When it comes to talking about agriculture, a “just the facts” approach doesn’t cut it anymore.
Attitudes towards the food industry have changed and those in agriculture have to adopt new tactics to reach out to consumers, said Charlie Arnot of the Center for Food Integrity.
“People are fundamentally more skeptical about food than ever before, which is a great frustration to people in agriculture,” said Arnot, CEO of the American non-profit organization, which is dedicated to building consumer confidence in the food system.
“We find ourselves in a different place today, which means we need to adopt some new strategies. We can’t continue to do the same things we did 10, 20 or 30 years ago and expect them to work in this rapidly changing environment.”
The Internet has changed how people learn about food, and controlling the message on this or any other topic is no longer possible, Arnot told attendees at a recent social licensing conference here.
“My argument would be that the Internet is to food as television was to the Vietnam War because it has fundamentally changed the access to information,” Arnot told a packed room of producers, industry leaders, and government officials.
A skeptical public
But there’s been other big changes — skepticism of all institutions is the new cultural norm and people no longer communicate the way they once did, he said.
The Internet plays into that, too. People look for information aligned with their values and use it to buttress their beliefs rather than looking to authority figures. And there’s no shortage of self-appointed experts who don’t back up their opinions with facts or credible research.
Like it or not, said Arnot, these people often hold more sway than authority figures.
But there are strategies that people in agriculture can adopt in order to maintain social licence and public trust, he added.
“People in agriculture need to be champions of transparency in an age where anyone who has a cellphone is a cinematographer,” he said. “Increasing the transparency has the greatest effect on those who are most skeptical about who we are and what we do.”
Trust is the primary driver of social licence — the popular term for having public support for an activity.
Trust is developed in three ways, said Arnot.
Having the support of family, friends and experts is the first element.
The second is competency, which includes technical capacity and science. But farmers tend to think that the public doesn’t understand the science in agriculture and so wrongly believe the “just the facts” approach is enough to win the day, he said.
“The assumption is that if we give them more facts, they’ll be more rational and come to our side of the argument,” said Arnot. “If they haven’t come to our side of the argument, it must be because we haven’t given them the right facts.”
This approach doesn’t work because shared values — the third element — are actually more important in building trust, he said.
His organization has surveyed 6,000 Americans, asking them questions about farming, food safety, sustainability and other food-related issues. It found that shared values are three to five times more important in building trust than competency.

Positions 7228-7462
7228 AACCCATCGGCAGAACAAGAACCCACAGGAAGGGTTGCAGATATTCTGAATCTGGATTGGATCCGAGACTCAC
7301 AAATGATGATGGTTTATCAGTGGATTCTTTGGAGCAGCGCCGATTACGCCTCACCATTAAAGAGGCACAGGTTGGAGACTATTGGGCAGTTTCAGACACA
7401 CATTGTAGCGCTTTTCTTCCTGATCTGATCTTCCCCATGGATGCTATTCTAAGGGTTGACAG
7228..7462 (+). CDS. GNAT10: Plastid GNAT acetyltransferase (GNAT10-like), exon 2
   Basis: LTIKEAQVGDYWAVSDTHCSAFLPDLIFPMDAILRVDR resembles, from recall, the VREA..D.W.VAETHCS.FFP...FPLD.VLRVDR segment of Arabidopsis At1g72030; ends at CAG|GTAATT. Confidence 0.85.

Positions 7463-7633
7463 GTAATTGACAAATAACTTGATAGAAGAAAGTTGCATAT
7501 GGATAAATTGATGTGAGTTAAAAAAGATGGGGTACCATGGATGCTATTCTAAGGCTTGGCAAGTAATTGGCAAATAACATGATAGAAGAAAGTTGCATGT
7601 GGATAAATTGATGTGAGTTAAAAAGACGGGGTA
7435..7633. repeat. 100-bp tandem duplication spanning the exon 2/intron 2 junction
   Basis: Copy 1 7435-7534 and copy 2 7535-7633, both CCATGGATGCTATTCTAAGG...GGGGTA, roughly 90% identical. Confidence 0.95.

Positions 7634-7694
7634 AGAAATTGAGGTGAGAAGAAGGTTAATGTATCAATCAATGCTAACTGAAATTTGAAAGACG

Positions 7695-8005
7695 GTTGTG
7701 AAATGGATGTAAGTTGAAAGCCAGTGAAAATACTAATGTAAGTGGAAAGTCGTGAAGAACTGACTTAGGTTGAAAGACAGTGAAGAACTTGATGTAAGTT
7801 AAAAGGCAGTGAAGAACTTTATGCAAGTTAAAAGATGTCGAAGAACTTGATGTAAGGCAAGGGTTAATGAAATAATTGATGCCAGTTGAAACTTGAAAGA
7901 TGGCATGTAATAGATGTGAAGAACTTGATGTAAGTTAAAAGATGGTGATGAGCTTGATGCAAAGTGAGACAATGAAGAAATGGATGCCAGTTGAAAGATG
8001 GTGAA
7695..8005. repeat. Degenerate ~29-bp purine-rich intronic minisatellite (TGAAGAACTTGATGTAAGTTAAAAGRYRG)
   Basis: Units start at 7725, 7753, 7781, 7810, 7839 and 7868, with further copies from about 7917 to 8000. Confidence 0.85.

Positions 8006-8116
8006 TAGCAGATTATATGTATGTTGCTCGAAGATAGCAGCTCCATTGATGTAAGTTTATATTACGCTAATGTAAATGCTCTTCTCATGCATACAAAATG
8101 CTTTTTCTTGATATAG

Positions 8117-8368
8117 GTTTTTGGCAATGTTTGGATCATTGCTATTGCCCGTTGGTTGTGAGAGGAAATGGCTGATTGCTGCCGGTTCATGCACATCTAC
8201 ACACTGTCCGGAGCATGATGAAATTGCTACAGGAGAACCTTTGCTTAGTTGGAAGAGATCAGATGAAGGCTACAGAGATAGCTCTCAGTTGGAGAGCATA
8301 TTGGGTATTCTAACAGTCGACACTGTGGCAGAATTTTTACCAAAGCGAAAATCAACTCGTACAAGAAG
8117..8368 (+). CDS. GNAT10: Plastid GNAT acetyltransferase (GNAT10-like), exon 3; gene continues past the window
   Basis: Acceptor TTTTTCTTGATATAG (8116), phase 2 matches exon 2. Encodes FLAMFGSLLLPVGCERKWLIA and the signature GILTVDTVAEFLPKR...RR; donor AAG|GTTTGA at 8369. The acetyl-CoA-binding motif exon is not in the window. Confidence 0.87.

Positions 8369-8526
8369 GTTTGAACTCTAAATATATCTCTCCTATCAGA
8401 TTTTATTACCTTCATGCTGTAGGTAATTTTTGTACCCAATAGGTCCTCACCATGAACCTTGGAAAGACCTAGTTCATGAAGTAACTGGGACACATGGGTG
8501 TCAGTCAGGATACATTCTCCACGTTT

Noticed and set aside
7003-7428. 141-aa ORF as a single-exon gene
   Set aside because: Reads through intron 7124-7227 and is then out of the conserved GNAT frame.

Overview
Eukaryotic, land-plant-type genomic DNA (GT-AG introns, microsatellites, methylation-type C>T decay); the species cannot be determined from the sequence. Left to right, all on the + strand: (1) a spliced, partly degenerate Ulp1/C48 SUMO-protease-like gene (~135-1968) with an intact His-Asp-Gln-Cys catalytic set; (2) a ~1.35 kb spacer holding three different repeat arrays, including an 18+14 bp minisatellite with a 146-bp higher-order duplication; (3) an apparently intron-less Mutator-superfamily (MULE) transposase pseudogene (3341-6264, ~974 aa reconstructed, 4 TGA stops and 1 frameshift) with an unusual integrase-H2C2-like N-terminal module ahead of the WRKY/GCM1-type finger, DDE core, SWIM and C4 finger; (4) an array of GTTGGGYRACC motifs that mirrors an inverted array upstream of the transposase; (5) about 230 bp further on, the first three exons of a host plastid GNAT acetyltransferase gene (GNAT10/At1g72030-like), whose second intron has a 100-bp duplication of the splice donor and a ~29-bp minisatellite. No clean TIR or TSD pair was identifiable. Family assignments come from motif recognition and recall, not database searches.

Arnot recommends people in agriculture talk about their values and look at it through that lens, rather than putting the emphasis on sharing facts.
Watch your language
It’s especially important to choose your words carefully, as the wrong language can undermine your argument, he said.
For example, talking about economic returns suggests the motivation is financial and self-interested, which erodes trust.
Giving consumers information about science and economics may increase knowledge, but it will do nothing to influence how they feel or what they believe, said Arnot. It’s better to demonstrate that farmers want the same things as consumers.
“Be open and transparent; answer and ask questions; and admit you have more to learn,” he said. “Don’t abandon science — but focus on talking about values and ethics instead.
“People are much more likely to make decisions based on what they feel or what they believe, rather than what they know. That’s why efforts to educate the public are not going to be successful.”
The Food Babe
Arnot held up one of the most polarizing critics of modern agriculture as someone who farmers can learn from.
Vani Hari — a.k.a. The Food Babe — was just named by Time magazine as one of the 30 most influential people on the Internet. Despite having no training in food science, Hari has become an international bestselling author and attracted more than 85,000 Twitter followers by railing against what she calls poisons in food.
Although the lack of science behind her claims infuriates farmers and others in the food industry, she appeals to consumer values because she positions herself as an ordinary, concerned citizen, said Arnot.
To connect with consumers in that way, advocates for farming need to be seen as a trusted resource, he said. Part of that involves sharing both positive and negative information, even if the latter might turn off some consumers. But make sure the information you put out is “easy to find (and) helpful for making informed decisions.”
Arnot pointed to the handling of the Maple Leaf listeria crisis as an example of a job well done because the company was open and transparent right from the start.
“People want us to be forthcoming, not just honest,” he said.
Finally, view consumers’ worry and fears about the food system as an opportunity to show that you care about things such as animal welfare, the environment, and providing healthy food to families.
“Skepticism is so much better than indifference,” he said. “Embrace that as an opportunity to have a conversation about who we are and what we do. Don’t become defensive. Skepticism is the fuel for scientific discovery.”